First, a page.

Over the first decades of the 20th century, particularly between 1910 and 1920, social and political actors diagnosed the incubation of a crisis in the Chilean schooling process. More than half of the children between 5 and 14 years old remained excluded from the primary school in 1920 [9].

The Chilean educational system was formally established in 1842. The Central Statistical Office, created in 1843, was in charge of developing the technical tools for both measuring the literacy of population and assessing the expansion of the schooling process. The national census was the official source of information allowing the educational authority to identify the demographic basis for the spatial distribution of schools. This census, first applied in 1854 and every ten years since then, classified the population by sex, age, marital status, occupation, and additionally recorded who could read and write. On the basis of the data obtained from these sources, the first national Primary Education Act of 1860 established the foundation of two separate schools (one for boys and one for girls) every two thousand inhabitants. The expectation behind the Act was that by 1900 the primary school system should have covered the entire population of children under 14 years old, thereby enhancing the basis of inhabitants able to read and write. This goal was far from being achieved by the end of the 19th century, thus unleashing a massive debate on the institutional foundations of the country. Illiteracy of young people was, therefore, not only an educational problem but mainly a political one, and as such it was denounced as a crisis of the Republic in the early 20th century [1015].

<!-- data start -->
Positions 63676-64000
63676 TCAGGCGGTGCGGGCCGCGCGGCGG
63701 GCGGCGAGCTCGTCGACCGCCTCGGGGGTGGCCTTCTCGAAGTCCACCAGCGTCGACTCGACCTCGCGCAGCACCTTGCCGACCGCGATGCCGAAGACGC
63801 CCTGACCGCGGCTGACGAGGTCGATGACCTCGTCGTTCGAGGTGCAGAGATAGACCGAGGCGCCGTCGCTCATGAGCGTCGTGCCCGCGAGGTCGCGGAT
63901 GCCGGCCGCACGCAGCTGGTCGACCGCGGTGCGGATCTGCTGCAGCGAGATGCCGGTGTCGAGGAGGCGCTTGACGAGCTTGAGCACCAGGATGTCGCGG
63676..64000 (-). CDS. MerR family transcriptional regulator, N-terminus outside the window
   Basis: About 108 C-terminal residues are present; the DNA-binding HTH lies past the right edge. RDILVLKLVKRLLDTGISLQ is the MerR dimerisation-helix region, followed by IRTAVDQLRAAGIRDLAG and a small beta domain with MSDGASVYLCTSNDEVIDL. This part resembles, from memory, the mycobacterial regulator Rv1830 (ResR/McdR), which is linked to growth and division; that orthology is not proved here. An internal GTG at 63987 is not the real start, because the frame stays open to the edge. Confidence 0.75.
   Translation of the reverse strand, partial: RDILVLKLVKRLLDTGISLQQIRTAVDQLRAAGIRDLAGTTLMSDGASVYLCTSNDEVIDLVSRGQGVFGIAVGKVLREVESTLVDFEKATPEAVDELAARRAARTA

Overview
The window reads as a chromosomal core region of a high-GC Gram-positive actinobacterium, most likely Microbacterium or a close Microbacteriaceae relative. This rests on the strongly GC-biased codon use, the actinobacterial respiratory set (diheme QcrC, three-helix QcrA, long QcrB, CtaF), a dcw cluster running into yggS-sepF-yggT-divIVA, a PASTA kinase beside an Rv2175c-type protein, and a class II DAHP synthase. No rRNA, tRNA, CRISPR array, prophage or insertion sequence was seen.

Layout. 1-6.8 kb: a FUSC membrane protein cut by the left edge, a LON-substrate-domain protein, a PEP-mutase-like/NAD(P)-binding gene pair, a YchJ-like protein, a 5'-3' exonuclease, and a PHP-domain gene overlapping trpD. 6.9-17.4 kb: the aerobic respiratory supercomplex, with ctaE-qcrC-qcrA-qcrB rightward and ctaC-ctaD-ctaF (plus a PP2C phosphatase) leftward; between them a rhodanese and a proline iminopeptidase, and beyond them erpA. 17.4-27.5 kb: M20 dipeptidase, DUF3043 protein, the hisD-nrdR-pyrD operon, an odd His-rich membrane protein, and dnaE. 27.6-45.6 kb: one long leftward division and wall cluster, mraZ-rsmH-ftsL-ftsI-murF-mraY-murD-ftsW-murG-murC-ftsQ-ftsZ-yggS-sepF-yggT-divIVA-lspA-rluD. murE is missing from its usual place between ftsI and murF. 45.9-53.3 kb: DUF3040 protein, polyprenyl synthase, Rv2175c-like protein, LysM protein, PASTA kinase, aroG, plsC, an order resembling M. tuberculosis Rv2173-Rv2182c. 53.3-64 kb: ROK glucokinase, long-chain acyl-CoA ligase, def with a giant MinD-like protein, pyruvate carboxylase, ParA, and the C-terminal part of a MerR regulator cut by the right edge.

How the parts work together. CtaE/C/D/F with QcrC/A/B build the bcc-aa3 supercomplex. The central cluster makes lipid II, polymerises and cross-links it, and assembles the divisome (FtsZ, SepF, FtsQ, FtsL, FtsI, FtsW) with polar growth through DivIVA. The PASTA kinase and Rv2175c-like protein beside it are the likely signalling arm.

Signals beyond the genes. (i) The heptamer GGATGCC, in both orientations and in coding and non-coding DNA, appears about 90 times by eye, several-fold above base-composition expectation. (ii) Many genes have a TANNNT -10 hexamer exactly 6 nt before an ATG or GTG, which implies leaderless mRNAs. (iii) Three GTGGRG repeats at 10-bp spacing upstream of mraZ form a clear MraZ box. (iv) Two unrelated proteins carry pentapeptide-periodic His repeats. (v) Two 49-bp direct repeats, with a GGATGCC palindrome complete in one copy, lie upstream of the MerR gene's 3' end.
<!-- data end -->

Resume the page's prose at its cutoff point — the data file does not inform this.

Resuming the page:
As a response to the incubated crisis [16], the Law on Compulsory Primary Education (Law 3654) was passed in 1920 [17]. The parliamentary debate on the topic began in 1900 aiming at enhancing the role of the State in education. The relevance of the problem led to immediate measures. In the twenty years of discussion, the number of primary schools almost tripled from 1,248 public schools covering a number of 114,565 students in 1895 to 3,214 public schools with the enrollment ascending up to 346,386 students in 1920 [5]. The Law considered mandatory for children between 6 and 14 years old to attend any school for at least four years. Poverty was not an exception. Only if the school was more than 4 km away from home, the child was exempt. The analysis of the data shows that the Chilean schooling process expanded in the considered period: the average enrollment rate of school-age children was 17.9% in 1895; 25,1% in 1920; and 46,1% in 1930. Until 1920, however, annual attendance, as the percentage of children present at public schools from the total enrollment, showed a persistent stagnation (62.8% in 1895 and 61.4% in 1920) [9]. Although enrolled, children were not attending to school. This situation changes in the period 1920-1930 as the Law on Compulsory Primary Education came into force. The percentage of enrolled children effectively attending to school increases to 70.5% in 1930 [9].